Modified 04/13/09

This schematic and source code are intended
for demonstration purposes only.
They are offered "as-is". Use at your own risk.

Code and circuits (and more) are here.


This circuit is a battery characterizer that applies a fixed load to a charged NiCad or NiMH cell and measures milliamp-hour capacity as it discharges.

There is no single load that can be applied to a battery to measure milliamp-hours. It depends on the battery type, it's intended application, etc. This device is simply one methodology that gives me a relative idea of the performance of NiCad and NiMH batteries in my drawer. Discharge is approximately 200mA which is approximately 0.1C for AA size cells or packs constructed with AA size cells.

When NuMH¹ batteries come into being, I'll update this device to handle those too.

Click on photo to display full size image.


  • Up to five cells can be characterized at one time
  • To avoid total discharge the load is disconnected when test stops
  • Determines internal resistance and accumulated milliamp-hours.


  • Power: 8-16VDC at ~100mA
  • Sampling: once per minute
  • Load 0.1C (~200mA)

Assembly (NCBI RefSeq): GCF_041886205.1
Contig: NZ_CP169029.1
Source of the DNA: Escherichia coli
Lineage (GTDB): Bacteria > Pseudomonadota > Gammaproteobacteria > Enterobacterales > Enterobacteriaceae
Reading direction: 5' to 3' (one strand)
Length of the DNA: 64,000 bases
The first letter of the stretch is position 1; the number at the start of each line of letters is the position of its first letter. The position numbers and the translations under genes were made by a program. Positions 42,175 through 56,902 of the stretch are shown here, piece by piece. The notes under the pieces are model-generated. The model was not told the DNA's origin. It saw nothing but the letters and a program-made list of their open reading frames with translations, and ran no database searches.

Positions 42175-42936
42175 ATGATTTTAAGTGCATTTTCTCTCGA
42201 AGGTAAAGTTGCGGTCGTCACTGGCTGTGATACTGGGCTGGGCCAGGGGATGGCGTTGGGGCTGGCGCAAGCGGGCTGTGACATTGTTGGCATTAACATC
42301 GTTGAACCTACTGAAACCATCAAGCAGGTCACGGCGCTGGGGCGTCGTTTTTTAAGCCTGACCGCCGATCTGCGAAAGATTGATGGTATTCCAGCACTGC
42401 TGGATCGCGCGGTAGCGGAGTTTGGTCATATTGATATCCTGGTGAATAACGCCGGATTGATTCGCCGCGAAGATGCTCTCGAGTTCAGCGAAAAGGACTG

Connect an 8-16VDC power supply to the battery characterizer.

Insert the cell(s) or connect the battery pack to be tested. After a charged cell is inserted in a socket, the unit waits for the voltage to stabilize (to avoid false measurements during first contact,) then the internal resistance is measured for later display when the cell test is complete. Thereafter, the cell is placed in TEST mode, the load is turned on, and milliamp-hours are accumulated. When the cell voltage falls below the cutoff voltage (1.0V per cell,) TEST mode is terminated and the load is turned off. DONE mode thereafter displays the total milliamp-hours and starting internal resistance until the cell is removed from the socket.

Socket #5 is designed for multiple-cell packs. The number of cells is calculated from the initial measured charged voltage and is in turn used to calculate the proper cutoff voltage by dividing by the nominal 1.2V per-cell voltage.

TEST screen

The TEST screen displays "T" and the cell number and it's accumulated milliamp-hours.

T#2 569maH     

DONE screen

The DONE screen displays "D" and the cell number, the total accumulated milliamp-hours (rounded to the nearest 100,) and the internal resistance (rounded to the nearest tenth) of the charged cell at the beginning of the test.

D#2 2400maH 0.1Ω

DETAIL screens

The DETAIL screens display various measured and calculated parameters during TEST and DONE cycles. This set of screens is invoked by pressing the button for longer than a half second. The various screens sequentially appear for two-seconds each. DETAIL mode is ended when the complete set of screens has been displayed, or if the button is pressed momentarily.

During TEST mode
In DONE mode
Cell#2: in TEST  
Cell#2: is DONE  
Num cells: 1     
Num cells: 1     
Init Vopen: 1.34 
Init Vopen: 1.34 
Vloaded: 1.21    
Int res: 0.14Ω   
Avg load: 246mA  
Avg load: 246mA  
Accum: 2176mAh   
Final: 2423mAh   
Time 3.2 hrs     
Time 3.5 hrs